The other thing is when you deal with the talent question, a tiger can't change is stripes. You just can't look at a group of people and say, ‘Okay, all of you grew up in the analog world, now I'm going to snap my fingers, and you are going to think digitally. Okay, go!’ It doesn't work that way. The organization has a plethora of talented people who have incredible institutional knowledge, but often times you need a hybrid. You need to bring in some new talent that have been there, done that to infuse objectivity, creativity into the process, infuse the organization with fresh ideas, fresh perspectives, so that institutional knowledge can be put to work. 

Finally, it's being hamstrung with legacy systems. One reason that the Cloud is so popular is that you can move beyond having to deal with the restrictions of your existing legacy systems and amazing fear that people had about, ‘If I tamper too much with this, I'm going to create a can of worms with that. I don't even know what can of worms I might create if I mess with this thing.’ So, that exposes an organization to new competitors that emerge and can scale very quickly because they were born digital. And so they are able to redefine the customer experience and move much quicker and scale quickly with less infusion of capital than ever before, so entry barriers have been reduced. So, that legacy system problem can be a big one for a large global corporation, and they are operating like a battleship, meanwhile a born digital company's attacking them and their market shares, operating like a speed boat. 

You could add to all that, the typical change management issues. You have to get buy-in at the top, you have to get buy-in in the middle, you have to get everybody on the same page. You have to articulate a crisp position. And if it's all just, ‘Okay, here's our digital strategy,’ that's nibbling around the edges, and you are not really transforming the organization at being digital at the core. You really don't have the digital organization you're going to need to be successful. 

FEI Daily: How can boards and company leaders create an innovative culture from top to bottom?

DeLoach: It's a great question. If you’ve read Jeff Bezos' letter to Amazon shareholders in the 2016 annual report, it was issued in April of 2017, I think it gets to the heart of your question. Even the CEO of Amazon is telling his shareholders, ‘I don't have all the answers.’ But he's also saying, ‘I know this: It's always got to be day one around here.’ 

And it's got to be day one because if it ever evolves to day two, what does that mean? It means, stasis. Which leads to inevitable decline, which leads to death of a thousand cuts, and ultimately, that the demise of the organization. That terrible downward spiral that you see in an organization when it’s beyond the point of no return and played out a strategy that has led it to a disaster and nobody can save it. They can cut costs, they could do all this stuff. But it's nibbling around the edges.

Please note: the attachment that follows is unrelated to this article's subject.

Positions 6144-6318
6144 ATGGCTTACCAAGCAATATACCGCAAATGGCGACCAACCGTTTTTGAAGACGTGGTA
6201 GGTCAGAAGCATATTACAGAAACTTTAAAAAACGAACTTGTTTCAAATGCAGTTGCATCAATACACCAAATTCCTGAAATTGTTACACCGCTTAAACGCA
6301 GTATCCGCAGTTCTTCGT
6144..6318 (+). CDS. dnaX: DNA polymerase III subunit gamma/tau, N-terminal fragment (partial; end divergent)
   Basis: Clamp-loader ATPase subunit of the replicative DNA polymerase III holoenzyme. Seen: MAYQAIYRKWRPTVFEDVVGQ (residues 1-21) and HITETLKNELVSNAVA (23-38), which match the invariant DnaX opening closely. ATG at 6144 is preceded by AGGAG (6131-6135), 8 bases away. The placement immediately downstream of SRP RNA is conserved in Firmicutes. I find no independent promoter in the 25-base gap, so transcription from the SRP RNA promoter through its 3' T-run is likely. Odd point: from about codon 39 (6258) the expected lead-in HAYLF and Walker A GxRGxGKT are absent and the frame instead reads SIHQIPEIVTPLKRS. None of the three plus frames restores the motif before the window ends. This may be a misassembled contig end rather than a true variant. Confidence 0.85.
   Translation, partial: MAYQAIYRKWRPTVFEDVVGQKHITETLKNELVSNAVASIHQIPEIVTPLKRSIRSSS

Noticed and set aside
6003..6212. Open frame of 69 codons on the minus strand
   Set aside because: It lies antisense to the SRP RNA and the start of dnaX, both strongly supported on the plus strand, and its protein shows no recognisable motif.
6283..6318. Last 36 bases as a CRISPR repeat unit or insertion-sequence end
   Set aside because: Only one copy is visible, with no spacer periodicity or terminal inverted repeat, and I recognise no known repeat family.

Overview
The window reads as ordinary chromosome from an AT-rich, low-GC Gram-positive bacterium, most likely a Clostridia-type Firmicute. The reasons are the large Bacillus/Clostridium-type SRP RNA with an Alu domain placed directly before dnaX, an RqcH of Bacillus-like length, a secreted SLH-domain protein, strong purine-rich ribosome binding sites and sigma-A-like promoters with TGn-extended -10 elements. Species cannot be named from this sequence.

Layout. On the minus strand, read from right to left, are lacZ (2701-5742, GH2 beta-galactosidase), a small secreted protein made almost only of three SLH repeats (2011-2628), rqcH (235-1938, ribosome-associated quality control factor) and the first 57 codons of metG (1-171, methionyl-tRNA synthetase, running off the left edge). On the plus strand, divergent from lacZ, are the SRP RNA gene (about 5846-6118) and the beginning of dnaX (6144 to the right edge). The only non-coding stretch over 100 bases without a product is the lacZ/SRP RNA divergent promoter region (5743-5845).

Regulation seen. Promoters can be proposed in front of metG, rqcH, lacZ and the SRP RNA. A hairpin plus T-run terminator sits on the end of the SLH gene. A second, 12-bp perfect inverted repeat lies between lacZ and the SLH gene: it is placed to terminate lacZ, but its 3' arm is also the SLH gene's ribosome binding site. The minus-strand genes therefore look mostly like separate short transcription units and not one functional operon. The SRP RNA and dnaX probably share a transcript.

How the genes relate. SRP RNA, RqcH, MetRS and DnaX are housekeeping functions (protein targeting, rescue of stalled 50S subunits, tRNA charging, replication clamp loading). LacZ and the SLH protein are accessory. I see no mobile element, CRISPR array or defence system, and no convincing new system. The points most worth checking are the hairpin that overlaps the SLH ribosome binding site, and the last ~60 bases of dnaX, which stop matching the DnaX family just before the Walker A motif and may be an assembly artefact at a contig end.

So, part of creating an innovative culture gets back to some of the things we were just talking about. We have to be passionate about focusing on the customer. We have to be very aggressive in terms of understanding, and more importantly, embracing external trends. The world is changing all around us. We have to understand that world if we want to play in that world.

And then Bezos talks about decision making velocity, and that is a fascinating conversation in and of itself. Most decisions can be made with 70 percent of the information that you need. If you wait for 90 percent, you're probably too slow. 

I'm fascinated with this concept of speed. Organizations that can get to the right answers quicker and to act decisively and with commitment quicker, are going to win the game. That's just the way it is. 

Innovative culture is one that fails fast. I've looked at companies that have an innovative culture who are very successful, and what I find is they are able to break tasks down to an easily definable, embraceable area and put a team on that task, and move forward, and if they find that they don't have the right answer, they learn from it and they continue to go forward. So, it's a willingness to fail and yet keep moving forward, but failing fast, not dragging it out--forever and a day. Those are some of the aspects of an innovative culture and it starts at the top, and it's driven with passion by an executive and a management team that's committed to that vision.